The current Interagency Working Group on Food Marketed to Children, which consists of four agencies set up to determine which foods can be marketed to children, has yet to make any significant changes.5 The Let’s Move website bears signs of committing the same mistakes as these early programs. For example, the two programs listed to help promote healthier schools ,the Healthier US School Challenge and the Team Nutrition Program are both under the US Department of Agriculture, whose main goal is to promote industrial agriculture, which has inherently opposing goals to those of the Let’s Move campaign.5 Therefore, despite the revolutionary changes that this campaign hopes to make, the high hopes are dulled by a less-than-successful history as well as the current campaign’s dependence on the old organizations.

Finally, despite the First Lady’s assertion that “there is nothing Democratic or Republican, there is nothing liberal or conservative about wanting our kids to lead active, healthy lives,” any program that is sponsored by the First Lady has inherently political underpinnings. 4 With Republicans already accusing President Obama advocating big government, the First Lady has been cautious to ensure that she doesn’t “ruffle [the] feathers of the food industry.” 1 The First Lady has repeatedly assured us that the campaign does not tread on constitutional issues but rather advocates individual responsibility. When speaking at the annual winter conference of the National Governor’s Association, she maintained that the campaign was not treading on states’ rights. Despite her insistence, parallels are being drawn between her view of “moderation and perspective” concerning a healthy lifestyle and the President’s message of personal responsibility when speaking to Wall Street bankers and the CEO’s of health insurance companies. 4Additionally, she introduces a pre-existing debate on conventional production versus organic sustainable production. Her lack of criticism of the billions of dollars spent on advertising junk food to parents and children has people questioning the political influences on the First Lady and the Campaign. 5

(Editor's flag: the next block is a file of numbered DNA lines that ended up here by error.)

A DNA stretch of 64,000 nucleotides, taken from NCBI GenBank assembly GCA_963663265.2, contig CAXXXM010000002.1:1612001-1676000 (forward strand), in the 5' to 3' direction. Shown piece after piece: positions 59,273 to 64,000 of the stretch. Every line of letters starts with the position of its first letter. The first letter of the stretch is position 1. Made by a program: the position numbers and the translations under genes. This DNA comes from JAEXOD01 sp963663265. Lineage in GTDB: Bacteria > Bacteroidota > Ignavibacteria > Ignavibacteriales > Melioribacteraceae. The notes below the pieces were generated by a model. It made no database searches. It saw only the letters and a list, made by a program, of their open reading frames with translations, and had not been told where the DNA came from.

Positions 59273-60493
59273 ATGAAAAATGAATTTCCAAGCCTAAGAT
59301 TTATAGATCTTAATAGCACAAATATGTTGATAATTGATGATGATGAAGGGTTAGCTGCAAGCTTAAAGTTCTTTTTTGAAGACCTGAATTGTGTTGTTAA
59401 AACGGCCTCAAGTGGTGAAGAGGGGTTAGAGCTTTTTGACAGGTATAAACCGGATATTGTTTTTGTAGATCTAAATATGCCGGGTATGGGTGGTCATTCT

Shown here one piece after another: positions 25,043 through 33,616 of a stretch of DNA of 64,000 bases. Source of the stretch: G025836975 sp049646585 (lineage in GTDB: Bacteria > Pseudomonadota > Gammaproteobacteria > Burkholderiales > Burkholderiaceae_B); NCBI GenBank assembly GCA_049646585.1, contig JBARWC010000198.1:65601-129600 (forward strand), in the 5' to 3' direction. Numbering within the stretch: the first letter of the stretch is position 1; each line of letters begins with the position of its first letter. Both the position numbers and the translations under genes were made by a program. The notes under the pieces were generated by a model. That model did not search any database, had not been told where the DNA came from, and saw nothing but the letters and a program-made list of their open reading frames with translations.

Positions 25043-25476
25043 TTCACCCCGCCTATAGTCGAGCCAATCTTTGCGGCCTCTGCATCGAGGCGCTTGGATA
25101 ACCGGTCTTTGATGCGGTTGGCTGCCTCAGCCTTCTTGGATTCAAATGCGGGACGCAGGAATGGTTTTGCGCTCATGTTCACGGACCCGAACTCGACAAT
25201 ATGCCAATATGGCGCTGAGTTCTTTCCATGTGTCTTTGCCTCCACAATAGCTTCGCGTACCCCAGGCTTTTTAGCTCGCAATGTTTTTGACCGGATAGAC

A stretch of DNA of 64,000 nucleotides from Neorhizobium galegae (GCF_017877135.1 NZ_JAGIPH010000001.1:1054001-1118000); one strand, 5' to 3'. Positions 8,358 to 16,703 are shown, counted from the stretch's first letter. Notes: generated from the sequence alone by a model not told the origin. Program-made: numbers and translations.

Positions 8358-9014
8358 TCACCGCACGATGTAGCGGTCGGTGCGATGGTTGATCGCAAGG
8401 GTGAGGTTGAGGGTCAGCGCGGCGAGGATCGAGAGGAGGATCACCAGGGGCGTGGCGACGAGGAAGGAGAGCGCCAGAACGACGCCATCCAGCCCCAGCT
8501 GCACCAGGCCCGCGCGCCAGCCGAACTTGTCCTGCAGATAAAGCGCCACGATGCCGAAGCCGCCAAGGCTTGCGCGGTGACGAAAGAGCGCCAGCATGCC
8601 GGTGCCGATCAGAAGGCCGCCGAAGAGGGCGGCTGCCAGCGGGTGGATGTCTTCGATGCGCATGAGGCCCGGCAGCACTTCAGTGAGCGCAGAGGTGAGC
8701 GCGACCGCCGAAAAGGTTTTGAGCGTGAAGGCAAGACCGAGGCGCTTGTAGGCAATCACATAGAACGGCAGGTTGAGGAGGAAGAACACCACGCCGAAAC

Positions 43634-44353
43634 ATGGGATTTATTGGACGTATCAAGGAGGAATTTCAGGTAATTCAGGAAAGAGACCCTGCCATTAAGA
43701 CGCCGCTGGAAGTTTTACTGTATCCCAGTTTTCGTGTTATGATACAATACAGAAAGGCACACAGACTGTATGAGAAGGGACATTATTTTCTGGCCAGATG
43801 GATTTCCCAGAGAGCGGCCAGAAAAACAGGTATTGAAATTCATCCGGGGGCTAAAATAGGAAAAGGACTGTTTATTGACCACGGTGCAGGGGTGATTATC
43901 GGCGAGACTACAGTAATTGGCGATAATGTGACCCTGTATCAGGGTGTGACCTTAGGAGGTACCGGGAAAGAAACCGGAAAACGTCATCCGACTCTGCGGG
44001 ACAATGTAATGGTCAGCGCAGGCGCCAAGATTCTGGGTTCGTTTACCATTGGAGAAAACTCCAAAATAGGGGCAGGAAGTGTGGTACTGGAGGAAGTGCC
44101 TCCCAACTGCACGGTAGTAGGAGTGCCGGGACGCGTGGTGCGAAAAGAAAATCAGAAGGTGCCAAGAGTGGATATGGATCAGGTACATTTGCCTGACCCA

First Lady Michelle Obama’s campaign against childhood obesity has definitely spurred debate on this widespread and worsening epidemic. The goals of the campaign are ambitious; however, the success of Lets Move would be a great thing for our youth. Whether the skeptics are correct in doubting the effectiveness of the structure of the campaign or if this campaign will ultimately succeed despite past failures to address obesity, remains to be seen. We may not agree on the methods and Lets Move may or may not prove to be adequate; however, the one issue that no one is arguing is the weight of the problem and the absolute need for change.


A New Model to Reduce Health Disparities

Across the country, millions of Americans are dealing with social and economic hardships that prevent them from achieving good health. Take, for example, the case of a teenager with asthma named Jane*, who was being treated at the Boston Medical Center. Jane lives in a low-income neighborhood with substandard housing conditions and a mold infestation that exacerbates her asthmatic condition. Jane’s doctor at the hospital could prescribe her medication to take home, but her asthma would keep recurring if her living environment did not improve.

But, Jane’s physician did more than prescribe medicine – he asked her questions that led to recognition of the underlying cause of her asthma. He then referred her to the Medical-Legal Partnership (MLP) office on-site, which assigned a lawyer who worked with Jane and her family to have renovations done, including mold removal from her apartment building. Following the MLP intervention, Jane’s health was restored and her asthma came under better control.

Jane is one of an increasing number of people benefiting from a new model of care that closely links healthcare providers with legal advocates. As David Williams et. al. explains in his article “Moving Upstream: How Interventions That Address the Social Determinants of Health Can Improve Health and Reduce Disparities,” Medical-Legal Partnerships bring together healthcare providers and lawyers to collaboratively devise legal remedies to previously unaddressed issues impairing the health and well-being of vulnerable individuals. In an MLP, healthcare providers are trained to recognize adverse social conditions that have legal remedies. MLP lawyers provide legal assistance that the person would be otherwise unable to access. MLP lawyers also become an integral part of the healthcare team, advising staff on the wide variety of resources that may be available to their patients.